A two-color composite image shows comet 2I/Borisov captured by the Gemini North telescope in Hawaii, US September 10, 2019. This image was taken with eight 60-second exposures, four in green and four in red bands, in this handout obtained October 14, 2019. (Gemini Observatory/US National Science Foundation/AURA/Handout via REUTERS/File)
The second interstellar object ever spotted passing through the solar system is a comet that appears quite like those formed in our neighborhood of the cosmos, providing fresh evidence that other planetary systems may be very similar to our own.
Astronomers on Monday provided some of the first details about the comet now hurtling toward the sun, saying it has a solid nucleus with a radius of about six-tenths of a mile (1 km), a cloud-like structure of dust and gas emitted by the nucleus, the telltale tail of a comet and a reddish color.
First detected in August by an amateur astronomer named Gennady Borisov, it is called 2I/Borisov. The only previous interstellar visitor discovered in our solar system was a cigar-shaped rocky object called 'Oumuamua found in 2017.
The comet was studied using telescopes in Hawaii and Spain.
"Its properties determined so far - morphology, color, estimated size - are remarkably similar to the native solar system comets. This is important because it shows that comets exist in interstellar space, confirming long-standing predictions, and it tells us that comets similar to the ones we know from this solar system also form around other stars," said astronomer Michal Drahus of Jagiellonian University in Poland.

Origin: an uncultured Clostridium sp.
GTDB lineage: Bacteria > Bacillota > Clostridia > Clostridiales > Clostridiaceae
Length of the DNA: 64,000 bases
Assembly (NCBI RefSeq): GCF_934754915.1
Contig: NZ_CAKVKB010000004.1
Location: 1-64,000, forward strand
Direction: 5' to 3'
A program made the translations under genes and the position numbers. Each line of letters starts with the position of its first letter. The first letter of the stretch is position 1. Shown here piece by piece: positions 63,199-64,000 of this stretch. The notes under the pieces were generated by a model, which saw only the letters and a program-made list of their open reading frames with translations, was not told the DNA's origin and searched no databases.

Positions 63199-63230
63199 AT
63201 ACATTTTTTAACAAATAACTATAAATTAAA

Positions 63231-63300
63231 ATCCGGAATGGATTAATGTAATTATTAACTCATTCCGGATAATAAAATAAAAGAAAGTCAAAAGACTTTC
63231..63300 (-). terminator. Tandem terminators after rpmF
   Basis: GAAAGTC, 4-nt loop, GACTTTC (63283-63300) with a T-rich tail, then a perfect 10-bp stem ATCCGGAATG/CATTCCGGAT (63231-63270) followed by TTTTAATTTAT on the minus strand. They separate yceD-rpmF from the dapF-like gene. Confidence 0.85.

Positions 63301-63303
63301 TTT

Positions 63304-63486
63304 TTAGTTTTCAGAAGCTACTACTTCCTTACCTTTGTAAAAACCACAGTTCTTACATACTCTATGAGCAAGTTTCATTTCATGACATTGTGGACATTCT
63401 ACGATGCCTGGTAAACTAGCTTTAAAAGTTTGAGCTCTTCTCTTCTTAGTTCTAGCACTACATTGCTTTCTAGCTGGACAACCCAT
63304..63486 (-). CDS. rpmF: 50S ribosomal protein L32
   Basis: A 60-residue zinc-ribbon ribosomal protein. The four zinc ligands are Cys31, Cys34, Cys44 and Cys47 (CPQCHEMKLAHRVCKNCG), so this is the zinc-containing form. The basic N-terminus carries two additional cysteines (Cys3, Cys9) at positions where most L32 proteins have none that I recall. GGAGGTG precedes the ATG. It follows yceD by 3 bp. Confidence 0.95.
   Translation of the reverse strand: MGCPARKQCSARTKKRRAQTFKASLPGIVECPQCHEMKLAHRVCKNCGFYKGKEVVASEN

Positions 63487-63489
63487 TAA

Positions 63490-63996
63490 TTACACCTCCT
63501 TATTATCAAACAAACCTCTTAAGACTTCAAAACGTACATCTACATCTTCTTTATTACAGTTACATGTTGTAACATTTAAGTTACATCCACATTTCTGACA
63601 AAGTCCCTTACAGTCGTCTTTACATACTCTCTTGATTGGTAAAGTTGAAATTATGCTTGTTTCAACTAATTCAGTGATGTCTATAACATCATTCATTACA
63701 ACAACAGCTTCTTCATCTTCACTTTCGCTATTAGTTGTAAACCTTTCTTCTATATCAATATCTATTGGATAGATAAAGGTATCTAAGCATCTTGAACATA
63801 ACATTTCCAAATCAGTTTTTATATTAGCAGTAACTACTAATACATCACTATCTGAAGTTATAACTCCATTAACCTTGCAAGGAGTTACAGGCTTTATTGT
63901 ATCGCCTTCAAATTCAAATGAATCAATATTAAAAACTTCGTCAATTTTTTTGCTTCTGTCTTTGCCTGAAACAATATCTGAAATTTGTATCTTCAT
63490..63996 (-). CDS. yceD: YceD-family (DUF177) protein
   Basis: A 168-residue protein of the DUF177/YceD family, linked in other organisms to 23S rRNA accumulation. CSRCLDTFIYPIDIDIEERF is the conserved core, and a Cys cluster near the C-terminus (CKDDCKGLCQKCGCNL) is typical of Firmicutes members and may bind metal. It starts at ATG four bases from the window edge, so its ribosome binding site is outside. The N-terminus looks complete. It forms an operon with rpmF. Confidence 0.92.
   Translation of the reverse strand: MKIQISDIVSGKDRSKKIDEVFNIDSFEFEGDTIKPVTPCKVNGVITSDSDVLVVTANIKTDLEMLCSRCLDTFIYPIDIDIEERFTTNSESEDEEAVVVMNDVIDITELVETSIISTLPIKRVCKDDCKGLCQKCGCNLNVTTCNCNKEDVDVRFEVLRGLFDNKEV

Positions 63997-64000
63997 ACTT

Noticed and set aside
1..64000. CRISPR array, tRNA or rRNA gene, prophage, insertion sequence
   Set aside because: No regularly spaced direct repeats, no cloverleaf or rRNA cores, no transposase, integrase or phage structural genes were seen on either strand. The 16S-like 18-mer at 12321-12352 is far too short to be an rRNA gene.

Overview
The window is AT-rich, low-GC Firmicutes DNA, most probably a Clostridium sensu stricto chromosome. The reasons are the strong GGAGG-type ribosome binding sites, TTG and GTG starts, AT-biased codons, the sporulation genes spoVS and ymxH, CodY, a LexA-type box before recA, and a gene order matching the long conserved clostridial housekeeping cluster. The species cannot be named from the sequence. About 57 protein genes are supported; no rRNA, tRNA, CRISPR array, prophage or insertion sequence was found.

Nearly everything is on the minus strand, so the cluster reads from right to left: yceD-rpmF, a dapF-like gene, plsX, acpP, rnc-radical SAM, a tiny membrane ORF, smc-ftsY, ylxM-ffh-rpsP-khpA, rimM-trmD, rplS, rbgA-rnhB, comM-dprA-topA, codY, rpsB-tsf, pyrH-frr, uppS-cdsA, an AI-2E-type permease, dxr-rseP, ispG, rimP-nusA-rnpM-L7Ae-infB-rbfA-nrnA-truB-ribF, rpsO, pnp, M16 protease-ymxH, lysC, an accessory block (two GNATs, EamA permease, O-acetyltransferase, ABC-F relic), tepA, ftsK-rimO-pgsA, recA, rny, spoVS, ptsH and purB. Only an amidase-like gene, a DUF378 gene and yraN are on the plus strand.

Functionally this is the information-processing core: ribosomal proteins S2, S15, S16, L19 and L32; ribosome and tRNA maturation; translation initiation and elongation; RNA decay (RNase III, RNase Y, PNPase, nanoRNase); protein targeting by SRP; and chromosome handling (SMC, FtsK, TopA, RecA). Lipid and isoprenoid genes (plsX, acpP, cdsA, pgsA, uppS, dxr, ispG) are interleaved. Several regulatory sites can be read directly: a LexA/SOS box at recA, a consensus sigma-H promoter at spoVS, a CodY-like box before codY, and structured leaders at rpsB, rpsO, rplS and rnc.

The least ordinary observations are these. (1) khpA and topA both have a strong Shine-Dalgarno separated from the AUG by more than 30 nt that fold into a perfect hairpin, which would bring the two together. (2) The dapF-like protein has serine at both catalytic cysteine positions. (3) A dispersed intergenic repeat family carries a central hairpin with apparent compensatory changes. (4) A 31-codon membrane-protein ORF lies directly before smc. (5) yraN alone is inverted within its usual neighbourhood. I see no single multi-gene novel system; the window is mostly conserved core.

Both 2I/Borisov and 'Oumuamua formed in other planetary systems and were ejected by gravitational perturbations into interstellar space as orphans wandering the cosmos.
"Our Solar System is regularly visited by escapees from other planetary systems, and it has always been this way. It's just that we haven't been able to detect them until recently," Drahus said.
The speed of 2I/Borisov and the nature of its orbital path demonstrated that it did not originate in our solar system, Jagiellonian University astronomer Piotr Guzik said. Guzik added that he expects that within a decade or so a space probe will be sent from Earth to visit an interstellar object.
"I think this is the most important and transformative moment for planetary astronomy since the discovery of the first exoplanets (planets in other star systems) in the early 1990s and a milestone for astronomy in general. Interstellar minor bodies are this long-sought bridge between other planetary systems and our own solar system. I like to think of them as miniature exoplanets in our own cosmic backyard," Drahus said.
The comet is expected to reach its closest point to the Sun on Dec. 8 and its closest point to the Earth soon thereafter, coming within about 186 million miles (300 million km) of our planet. By way of comparison, the moon orbits about 240,000 miles (386,000 km) from Earth.
The research was published in the journal Nature Astronomy.